1917 Scott 505 20pa carmine, black overprint
On 1906 "Discount" stamp with blue overprint
1917 Scott 544 10pa green & pale green
Overprinted in Black on Eastern Rumelia 1884 Scott 16
Here are a couple more examples of the 1917 "apple" overprint.

Note, in this case, the overprint was applied to a "discount" 1906 20pa carmine stamp.

And remember "Eastern Rumelia"? Well, if one finds the "apple" overprint on an Eastern Rumelia stamp, it is actually catalogued as a Turkey stamp. ;-)

One other cautionary note: Scott states, with the "apple" overprint, forgeries abound.

1865 Scott 11 2pi blue
Crescent and Star, Symbols of Turkish Caliphate
Out of the Blue
I now feel ready to tackle the classical Turkish stamps - the "Turkish bath" does not seem quite as hot. I hope you do too.

Comments appreciated!

7 comments:

  1. Hello, Jim! Last year I had the opportunity to see a large portion of Turkey, and to know 'live' its history. Stamp collecting it's a smart way to deepen this knowledge, and your hints are more than useful. I haven't yet such stamps in my collection, but I hope that someday this situation to change. Regards, Catalin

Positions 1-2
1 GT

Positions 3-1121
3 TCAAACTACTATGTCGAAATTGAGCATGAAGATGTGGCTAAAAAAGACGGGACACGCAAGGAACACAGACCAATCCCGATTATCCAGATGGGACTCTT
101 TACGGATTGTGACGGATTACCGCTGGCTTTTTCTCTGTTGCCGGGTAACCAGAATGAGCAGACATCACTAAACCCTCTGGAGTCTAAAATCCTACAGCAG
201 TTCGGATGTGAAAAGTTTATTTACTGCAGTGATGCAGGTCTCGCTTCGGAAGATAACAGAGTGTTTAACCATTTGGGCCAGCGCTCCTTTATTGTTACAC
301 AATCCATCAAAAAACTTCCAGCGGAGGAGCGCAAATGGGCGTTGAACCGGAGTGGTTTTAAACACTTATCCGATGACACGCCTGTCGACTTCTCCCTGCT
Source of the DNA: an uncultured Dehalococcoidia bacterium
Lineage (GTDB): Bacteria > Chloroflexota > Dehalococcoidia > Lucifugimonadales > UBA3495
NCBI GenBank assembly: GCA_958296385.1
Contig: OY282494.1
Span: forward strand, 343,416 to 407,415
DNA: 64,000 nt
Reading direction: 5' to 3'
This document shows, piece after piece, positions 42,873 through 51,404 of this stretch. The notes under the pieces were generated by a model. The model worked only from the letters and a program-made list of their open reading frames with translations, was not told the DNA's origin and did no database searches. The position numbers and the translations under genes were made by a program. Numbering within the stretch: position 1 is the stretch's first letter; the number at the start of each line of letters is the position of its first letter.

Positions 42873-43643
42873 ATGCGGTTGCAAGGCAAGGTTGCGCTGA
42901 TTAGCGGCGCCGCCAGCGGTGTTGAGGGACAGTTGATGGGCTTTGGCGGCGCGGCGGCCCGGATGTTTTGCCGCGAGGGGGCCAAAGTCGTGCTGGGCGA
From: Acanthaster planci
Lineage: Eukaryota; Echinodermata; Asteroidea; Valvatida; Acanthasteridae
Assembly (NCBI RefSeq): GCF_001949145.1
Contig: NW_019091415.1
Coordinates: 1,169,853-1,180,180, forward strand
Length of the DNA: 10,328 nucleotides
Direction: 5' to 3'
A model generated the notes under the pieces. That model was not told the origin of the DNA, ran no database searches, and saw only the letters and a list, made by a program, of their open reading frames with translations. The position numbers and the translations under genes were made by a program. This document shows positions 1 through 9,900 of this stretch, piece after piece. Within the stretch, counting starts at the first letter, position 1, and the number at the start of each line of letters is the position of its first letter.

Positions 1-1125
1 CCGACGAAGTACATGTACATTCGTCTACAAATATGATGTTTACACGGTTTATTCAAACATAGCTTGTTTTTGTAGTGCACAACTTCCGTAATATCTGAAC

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    1. Turkey is on my bucket list - I have not yet visited there. I am a bit jealous! ;-)

      Thanks for the kind words!

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  2. Hey Jim,
    You post is very timely for me. I just bought a moderately large collection of Turkish stamps from Dr. Bob. Having fun sorting them out!
    Chris

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    1. Chris- Have fun with the "Dr. Bob> collection!

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  3. Actually 11 hints since you started with "Hint 0" :>)

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  4. On the 1908-1909 issue difference, looking at the small inscription to the right of the main tughra is the true identifier. The 1908 issue, which has more complicated inscription, is the pseudonym/honorific of Sultan Abdul Hamid, "El-Gazi," while the 1909 issue has the honorific of Mehmet V, "Reshad". The change was due to the Revolution of 1908 in the Ottoman Empire and its aftermath which would result in the forced abdication of the absolutist Abdulhamid II and his replacement with the more liberal Mehmet V.

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    Replies
    1. Gene- Thanks for the history insight that the revolution of 1908 resulting in a new Sultan is evidenced by the tughra for the 1909 issue.